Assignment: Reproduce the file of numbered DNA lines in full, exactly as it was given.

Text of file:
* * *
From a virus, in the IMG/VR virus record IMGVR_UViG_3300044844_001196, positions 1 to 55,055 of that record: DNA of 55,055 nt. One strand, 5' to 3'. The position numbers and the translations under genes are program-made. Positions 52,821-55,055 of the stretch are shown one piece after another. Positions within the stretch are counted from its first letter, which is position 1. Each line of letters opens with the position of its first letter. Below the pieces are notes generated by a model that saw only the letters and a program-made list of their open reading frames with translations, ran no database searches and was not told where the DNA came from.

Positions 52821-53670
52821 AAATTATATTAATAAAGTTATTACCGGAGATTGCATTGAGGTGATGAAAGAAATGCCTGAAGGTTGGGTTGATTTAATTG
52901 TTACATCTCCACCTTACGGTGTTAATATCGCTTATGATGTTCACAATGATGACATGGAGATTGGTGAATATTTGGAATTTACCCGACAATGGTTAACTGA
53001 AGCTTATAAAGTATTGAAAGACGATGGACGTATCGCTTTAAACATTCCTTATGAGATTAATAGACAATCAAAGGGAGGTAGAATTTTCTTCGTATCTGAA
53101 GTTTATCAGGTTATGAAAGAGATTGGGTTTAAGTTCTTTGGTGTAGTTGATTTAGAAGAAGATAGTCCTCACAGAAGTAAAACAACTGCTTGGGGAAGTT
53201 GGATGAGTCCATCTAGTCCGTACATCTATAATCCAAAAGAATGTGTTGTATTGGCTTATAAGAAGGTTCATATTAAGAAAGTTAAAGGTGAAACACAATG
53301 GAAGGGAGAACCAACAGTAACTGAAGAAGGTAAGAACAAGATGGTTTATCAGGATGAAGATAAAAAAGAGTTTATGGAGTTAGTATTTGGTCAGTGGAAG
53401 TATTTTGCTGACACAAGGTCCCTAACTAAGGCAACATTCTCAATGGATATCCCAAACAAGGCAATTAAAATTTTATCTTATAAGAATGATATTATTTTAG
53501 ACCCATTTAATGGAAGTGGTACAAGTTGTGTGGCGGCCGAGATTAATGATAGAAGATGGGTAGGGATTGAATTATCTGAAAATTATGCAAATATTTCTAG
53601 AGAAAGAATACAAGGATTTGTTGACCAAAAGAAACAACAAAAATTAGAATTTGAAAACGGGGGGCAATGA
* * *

From a virus, in the IMG/VR virus record IMGVR_UViG_3300044844_001196, positions 1 to 55,055 of that record: DNA of 55,055 nt. One strand, 5' to 3'. The position numbers and the translations under genes are program-made. Positions 52,821-55,055 of the stretch are shown one piece after another. Positions within the stretch are counted from its first letter, which is position 1. Each line of letters opens with the position of its first letter. Below the pieces are notes generated by a model that saw only the letters and a program-made list of their open reading frames with translations, ran no database searches and was not told where the DNA came from.

Positions 52821-53670
52821 AAATTATATTAATAAAGTTATTACCGGAGATTGCATTGAGGTGATGAAAGAAATGCCTGAAGGTTGGGTTGATTTAATTG
52901 TTACATCTCCACCTTACGGTGTTAATATCGCTTATGATGTTCACAATGATGACATGGAGATTGGTGAATATTTGGAATTTACCCGACAATGGTTAACTGA
53001 AGCTTATAAAGTATTGAAAGACGATGGACGTATCGCTTTAAACATTCCTTATGAGATTAATAGACAATCAAAGGGAGGTAGAATTTTCTTCGTATCTGAA
53101 GTTTATCAGGTTATGAAAGAGATTGGGTTTAAGTTCTTTGGTGTAGTTGATTTAGAAGAAGATAGTCCTCACAGAAGTAAAACAACTGCTTGGGGAAGTT
53201 GGATGAGTCCATCTAGTCCGTACATCTATAATCCAAAAGAATGTGTTGTATTGGCTTATAAGAAGGTTCATATTAAGAAAGTTAAAGGTGAAACACAATG
53301 GAAGGGAGAACCAACAGTAACTGAAGAAGGTAAGAACAAGATGGTTTATCAGGATGAAGATAAAAAAGAGTTTATGGAGTTAGTATTTGGTCAGTGGAAG
53401 TATTTTGCTGACACAAGGTCCCTAACTAAGGCAACATTCTCAATGGATATCCCAAACAAGGCAATTAAAATTTTATCTTATAAGAATGATATTATTTTAG
53501 ACCCATTTAATGGAAGTGGTACAAGTTGTGTGGCGGCCGAGATTAATGATAGAAGATGGGTAGGGATTGAATTATCTGAAAATTATGCAAATATTTCTAG
53601 AGAAAGAATACAAGGATTTGTTGACCAAAAGAAACAACAAAAATTAGAATTTGAAAACGGGGGGCAATGA